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The Origins of the Skirting Board
The skirting board started out life as a functional piece for the home. Firstly, one of the intended purposes for this was to hide the imperfect lower edge of the plastered walls, as back in the day standards were not as high or perfectly finished as they are today. Another function was to actually protect the wall from damage from movement of furniture to every day wear and tear posed by the home dwellers and animals alike. Another purpose, and perhaps quite under handed, was to disguise the presence of rising damp back before such standards of damp proofing were to be introduced.
The Victorians used skirting boards as an actual status symbol for their homes, along with dado rails, this being that the higher the skirting was up the wall, the more importance and stature was to be placed on that room. As you might imagine, a living room (or parlour) would have skirting boards stretching half way up the wall as this being the main room where guests would come to be entertained by the host, vice versa for the kitchen or utility room where they would probably have little to no skirting what so ever. All these would be adorned with ‘carvings’, similar to that of classical Roman or Greek mythologies.
These strikingly large skirting boards were to eventually be replaced by the more humble and modest boards we know today as damp-proof legislations were bought into action. The simple skirting board had made its home in the British households already by then, and has since been used in practically every home you would visit, it is essentially a part of your home.
What Materials You Would Likely Use
The choice of materials available to us in everything we use today is wide and varied, from stair bannisters made of steel, to flooring made of stone. The same applies to our friend the skirting board, it can be constructed from many types of materials, but the outstanding favourite is always wood. As you would know, there are a few types of wood that are available to construct skirting boards from, woods such as pine or mahogany. These types of skirting are usually applied and stained to give them a great look to compliment the wall’s finish. MDF is the all-rounder in this field, cheap and easy to apply or replace, and ready to be applied with whatever finish you can throw at it making it ideal for absolutely any location in your home. This is available at most places in two formats, either pre-finish or pre-primed. Being pressed into form by a mixture of different woods, glues, and resins make this extremely durable and hardy to damage.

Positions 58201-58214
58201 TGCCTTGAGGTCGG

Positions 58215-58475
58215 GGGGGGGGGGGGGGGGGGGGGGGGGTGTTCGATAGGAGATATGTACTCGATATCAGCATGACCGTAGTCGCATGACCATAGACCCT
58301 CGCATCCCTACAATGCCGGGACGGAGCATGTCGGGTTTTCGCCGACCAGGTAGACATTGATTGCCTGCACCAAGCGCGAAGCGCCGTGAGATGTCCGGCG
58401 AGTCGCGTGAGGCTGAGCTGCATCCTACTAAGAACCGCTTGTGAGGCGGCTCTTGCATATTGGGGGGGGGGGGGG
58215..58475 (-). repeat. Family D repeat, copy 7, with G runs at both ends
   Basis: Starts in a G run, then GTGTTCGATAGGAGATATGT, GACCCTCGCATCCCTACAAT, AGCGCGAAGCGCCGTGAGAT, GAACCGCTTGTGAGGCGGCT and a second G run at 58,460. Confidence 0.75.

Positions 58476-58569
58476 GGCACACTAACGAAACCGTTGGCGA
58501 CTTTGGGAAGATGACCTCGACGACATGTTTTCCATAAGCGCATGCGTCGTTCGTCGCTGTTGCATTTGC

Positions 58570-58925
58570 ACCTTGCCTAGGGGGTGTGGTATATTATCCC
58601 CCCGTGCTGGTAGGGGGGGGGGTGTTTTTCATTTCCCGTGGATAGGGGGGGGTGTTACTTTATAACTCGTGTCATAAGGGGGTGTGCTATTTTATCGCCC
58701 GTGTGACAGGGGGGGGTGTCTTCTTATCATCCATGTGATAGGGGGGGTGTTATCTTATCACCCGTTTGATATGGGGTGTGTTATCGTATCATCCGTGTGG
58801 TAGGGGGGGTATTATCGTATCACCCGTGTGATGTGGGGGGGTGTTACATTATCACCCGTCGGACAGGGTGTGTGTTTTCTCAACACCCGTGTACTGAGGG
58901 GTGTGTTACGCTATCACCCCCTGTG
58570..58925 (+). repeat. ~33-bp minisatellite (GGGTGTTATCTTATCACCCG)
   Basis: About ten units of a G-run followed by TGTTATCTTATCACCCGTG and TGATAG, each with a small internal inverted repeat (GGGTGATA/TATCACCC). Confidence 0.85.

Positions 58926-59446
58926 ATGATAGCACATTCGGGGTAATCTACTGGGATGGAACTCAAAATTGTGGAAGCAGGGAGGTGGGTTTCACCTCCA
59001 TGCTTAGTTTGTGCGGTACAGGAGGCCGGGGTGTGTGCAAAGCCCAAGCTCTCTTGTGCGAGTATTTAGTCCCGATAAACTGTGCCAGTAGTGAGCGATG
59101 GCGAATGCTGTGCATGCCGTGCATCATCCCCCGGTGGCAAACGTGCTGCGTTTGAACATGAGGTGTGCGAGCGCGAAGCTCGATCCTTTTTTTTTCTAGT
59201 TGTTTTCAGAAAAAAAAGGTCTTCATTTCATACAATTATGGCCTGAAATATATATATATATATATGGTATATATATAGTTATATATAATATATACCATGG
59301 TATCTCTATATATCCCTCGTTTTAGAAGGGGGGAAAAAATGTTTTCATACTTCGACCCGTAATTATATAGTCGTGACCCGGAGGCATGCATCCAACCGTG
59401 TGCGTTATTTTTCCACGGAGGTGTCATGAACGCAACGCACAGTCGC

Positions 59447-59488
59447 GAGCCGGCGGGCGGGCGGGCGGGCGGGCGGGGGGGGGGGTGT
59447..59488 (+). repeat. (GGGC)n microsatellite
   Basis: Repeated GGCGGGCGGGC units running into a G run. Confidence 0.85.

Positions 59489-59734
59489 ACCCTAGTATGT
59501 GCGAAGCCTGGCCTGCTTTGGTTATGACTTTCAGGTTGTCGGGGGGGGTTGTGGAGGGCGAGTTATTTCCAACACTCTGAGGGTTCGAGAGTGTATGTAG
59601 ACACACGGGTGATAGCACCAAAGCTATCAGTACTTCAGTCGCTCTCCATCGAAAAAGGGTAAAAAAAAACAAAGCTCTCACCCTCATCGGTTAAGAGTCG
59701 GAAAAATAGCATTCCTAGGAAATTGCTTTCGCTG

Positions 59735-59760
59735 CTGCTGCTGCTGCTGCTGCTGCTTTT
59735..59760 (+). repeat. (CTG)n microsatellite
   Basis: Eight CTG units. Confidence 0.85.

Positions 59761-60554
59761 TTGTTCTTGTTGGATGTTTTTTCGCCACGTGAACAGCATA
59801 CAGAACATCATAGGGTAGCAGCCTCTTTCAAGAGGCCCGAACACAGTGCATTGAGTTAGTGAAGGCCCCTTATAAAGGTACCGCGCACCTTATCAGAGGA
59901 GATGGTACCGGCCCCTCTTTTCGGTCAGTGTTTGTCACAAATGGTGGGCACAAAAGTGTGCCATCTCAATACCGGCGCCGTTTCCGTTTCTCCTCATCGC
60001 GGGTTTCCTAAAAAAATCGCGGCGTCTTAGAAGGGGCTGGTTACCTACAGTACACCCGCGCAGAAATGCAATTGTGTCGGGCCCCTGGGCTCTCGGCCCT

Softwood & Hardwood Skirting
Softwood skirting is as the name suggests, of a soft nature, making it more pliable around the home. This in turn, as you may have guessed also makes it more susceptible to damage, meaning potential buyers of skirting may not wish to use it. In contrast though, it has many advantages over MDF or hardwoods as it can be used how you like it. It can be sanded down to be used ‘as new’, redecorated to suit the surroundings as and when required. This makes it a great option if you are looking to save money in the long run.
Hardwoods are the hardy types of skirting, able to stand pretty much whatever you or life throws at it, this makes it ideal for your more active households that have a lot of foot fall or activities going on it. This can come at a more premium price as it is normally a pre-ordered product that the client may have made to fit specific requirements. The price is normally worth the extra though, as it is seen to be more of a bespoke job.
While originally made by hand, the industry has changed and grown with the passage of time, meaning turn around must be quick based upon the client’s needs. Machinery able to create and make the skirting boards necessary have been around for a while, and this makes the task of creating boards to clients’ needs on demand much easier for the suppliers. They are able to create profiles for all types of skirting, from a simple two edge profile or lambs tongue to a jazz profile. There are quite a few different profiles that you can find to suit your design, or functional, needs to fit comfortably within your home. Machines are also available to coat skirting boards, or any timber products, in any number of finishes or treatments, from paints, primer, stains to a lacquer finish. The advantages to this over doing it by hand should be obvious, time for one, applying by hand would be extremely time consuming whereas placing it through the machine means seconds. In addition, this means one applicable coat to the timber product in question, and if you have a whole house or flat to apply your timber product to, you can see the advantages of machinery removing the hand application process.
These machines also come with a ‘vacuum’, meaning any excess paint gets removed on the final part of the process through the machinery, giving your product an even coating, imagine doing that by hand for a bunch of boards. With these machines, you may be able to achieve between five thousand to ten thousand metres of coverage in a day, we are sure you have more pressing things in life to deal with rather than worrying about than covering that amount of distance armed with a three-inch brush. All these machines give you more time to apply the boards and less time making them look good.
Here at Knowles Skirting, we have years of experience at dealing with all types of requests for skirting boards, and would be thrilled to have you check out our design catalogue for inspiration. In the unlikely event you do not find a design that takes your fancy, you can always get in touch with us to discuss what your needs are.